Jessica Rey, or How to Turn a History of the Bikini Into Objectification Victim-Blaming


In a video for what appears to be a TED competitor called Q, one-season Power Rangers actress-turned-designer Jessica Rey offers what amounts to a sales pitch for modesty, and her line of “modest” swimsuits.

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The talk starts with an interesting history of the bikini, detailing how women have been kept, at various times, from wearing revealing bathing suits. And gives tidbits of bikini-related slut-shaming. For example, we have 1957 Modern Girl magazine: “No girl with tact or decency would ever wear such a thing.” Also, guards at the beach would kick women off if their suits didn’t cover enough skin. Some conservatives right now is saying, “Seems legit.” I actually experienced this a little myself. At church camp two-piece suits were forbidden, and girls and guys went swimming at different times (I went swimming at no time because no swimwear can prevent me from burning to a crisp).

Rey begins the sales portion with a Princeton study which showed how the male brain reacts to seeing people in different amounts of clothing. Basically, science indicates that some men’s brains actually do literally objectify women when they wear bikinis, but not when they wear “regular” clothing. Objectification of both sexes is a serious problem. It’s treating a person as a thing, depriving them of their dignity. To say someone has dignity, you’re saying they have a right to be valued and receive ethical treatment. Depriving anyone of these rights, for any reason, is and should be unacceptable.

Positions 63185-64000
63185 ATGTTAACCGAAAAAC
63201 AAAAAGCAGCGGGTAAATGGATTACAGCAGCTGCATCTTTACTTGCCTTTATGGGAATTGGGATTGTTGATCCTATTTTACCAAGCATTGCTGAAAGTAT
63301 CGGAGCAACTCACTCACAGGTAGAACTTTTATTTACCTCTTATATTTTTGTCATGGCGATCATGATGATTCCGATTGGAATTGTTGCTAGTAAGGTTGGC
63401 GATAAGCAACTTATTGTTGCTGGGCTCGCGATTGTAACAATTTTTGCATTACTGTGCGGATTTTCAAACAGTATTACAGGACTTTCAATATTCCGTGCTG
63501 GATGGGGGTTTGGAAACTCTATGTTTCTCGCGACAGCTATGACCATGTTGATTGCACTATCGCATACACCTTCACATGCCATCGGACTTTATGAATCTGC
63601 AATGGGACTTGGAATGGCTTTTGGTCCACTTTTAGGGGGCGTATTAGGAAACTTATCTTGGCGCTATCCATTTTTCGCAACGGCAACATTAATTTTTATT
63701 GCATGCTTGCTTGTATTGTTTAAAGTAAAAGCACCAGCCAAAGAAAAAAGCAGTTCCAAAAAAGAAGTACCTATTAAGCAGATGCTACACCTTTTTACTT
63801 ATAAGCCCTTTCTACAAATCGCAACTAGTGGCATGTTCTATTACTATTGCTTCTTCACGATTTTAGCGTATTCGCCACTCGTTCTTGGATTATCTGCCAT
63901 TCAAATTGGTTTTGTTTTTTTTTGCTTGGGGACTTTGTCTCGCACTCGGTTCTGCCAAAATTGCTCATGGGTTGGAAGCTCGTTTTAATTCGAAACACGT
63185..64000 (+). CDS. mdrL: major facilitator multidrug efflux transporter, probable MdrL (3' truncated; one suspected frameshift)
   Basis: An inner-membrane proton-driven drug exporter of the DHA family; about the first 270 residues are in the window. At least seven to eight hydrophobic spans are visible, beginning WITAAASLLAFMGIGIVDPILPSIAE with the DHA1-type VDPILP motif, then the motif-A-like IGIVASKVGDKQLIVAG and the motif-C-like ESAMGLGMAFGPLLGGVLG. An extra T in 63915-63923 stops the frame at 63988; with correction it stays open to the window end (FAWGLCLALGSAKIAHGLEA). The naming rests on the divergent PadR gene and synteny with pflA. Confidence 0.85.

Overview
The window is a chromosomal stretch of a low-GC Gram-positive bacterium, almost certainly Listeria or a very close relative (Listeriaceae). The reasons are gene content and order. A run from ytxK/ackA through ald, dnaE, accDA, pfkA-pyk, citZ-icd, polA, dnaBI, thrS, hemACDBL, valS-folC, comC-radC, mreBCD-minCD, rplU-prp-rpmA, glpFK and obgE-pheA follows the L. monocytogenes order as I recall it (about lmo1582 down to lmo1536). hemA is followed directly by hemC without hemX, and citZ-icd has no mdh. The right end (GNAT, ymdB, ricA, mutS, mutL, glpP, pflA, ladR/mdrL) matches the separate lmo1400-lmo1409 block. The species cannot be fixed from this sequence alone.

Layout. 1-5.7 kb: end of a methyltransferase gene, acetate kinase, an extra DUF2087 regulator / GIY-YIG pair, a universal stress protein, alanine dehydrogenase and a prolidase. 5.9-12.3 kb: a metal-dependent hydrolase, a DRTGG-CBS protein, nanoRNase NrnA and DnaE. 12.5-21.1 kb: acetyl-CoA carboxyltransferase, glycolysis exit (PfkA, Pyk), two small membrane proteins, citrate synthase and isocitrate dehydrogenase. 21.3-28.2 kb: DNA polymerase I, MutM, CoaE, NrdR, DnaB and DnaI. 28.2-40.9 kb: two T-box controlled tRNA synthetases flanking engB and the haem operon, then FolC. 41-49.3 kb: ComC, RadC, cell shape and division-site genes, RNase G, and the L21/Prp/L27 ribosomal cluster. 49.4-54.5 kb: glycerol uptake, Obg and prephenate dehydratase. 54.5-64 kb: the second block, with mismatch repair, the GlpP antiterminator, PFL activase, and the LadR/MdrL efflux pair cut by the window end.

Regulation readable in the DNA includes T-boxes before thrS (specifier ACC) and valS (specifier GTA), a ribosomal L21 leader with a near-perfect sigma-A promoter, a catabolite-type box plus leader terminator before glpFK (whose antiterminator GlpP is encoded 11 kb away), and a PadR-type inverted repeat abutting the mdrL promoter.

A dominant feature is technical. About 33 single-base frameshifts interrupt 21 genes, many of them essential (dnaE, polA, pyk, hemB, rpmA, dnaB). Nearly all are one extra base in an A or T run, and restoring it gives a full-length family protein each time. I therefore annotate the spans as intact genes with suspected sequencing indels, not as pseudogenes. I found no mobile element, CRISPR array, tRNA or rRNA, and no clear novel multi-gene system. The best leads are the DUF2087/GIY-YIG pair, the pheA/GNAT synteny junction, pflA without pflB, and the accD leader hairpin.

This is surely not the kind of power that women were searching for. The power to be treated as an equal, to be seen as in control and to be taken seriously. It seems the power they’re searching for is more attainable when they dress modestly.

Actually, true equality means being taken seriously and seen as in control on the same basis as men. There are serious consequences to dealing with objectification by asking all women to change how they dress. Rey pretends to address objections by presenting modesty as the solution to objectification by quoting one middle school girl who doesn’t want to dress like a grandma. But the problems with this solution run much deeper than that. Rey says, “Modesty is about revealing our dignity.” The point of dignity is that it’s there, no matter what you’re wearing. All women have a right to be valued and receive ethical treatment, even if they’re *gasp!* naked. Asking women to change what they wear to accommodate men who would otherwise strip them of their dignity says it’s okay to make what women wear the basis upon which they grant them the right to be valued and receive ethical treatment. It’s not. Then, after we make swimwear the basis for dignity, we have to deal with the thorny question of what exactly is modest? Rey holds up Audrey Hepburn as the “inspiration” for her modest swimsuit line. What exactly makes this modest?


Same for Taylor Swift, who’s castigated other women for their activities “on the mattress” in her songs. I’m sorry, I can’t hear your slut-shaming over your boobs screaming at me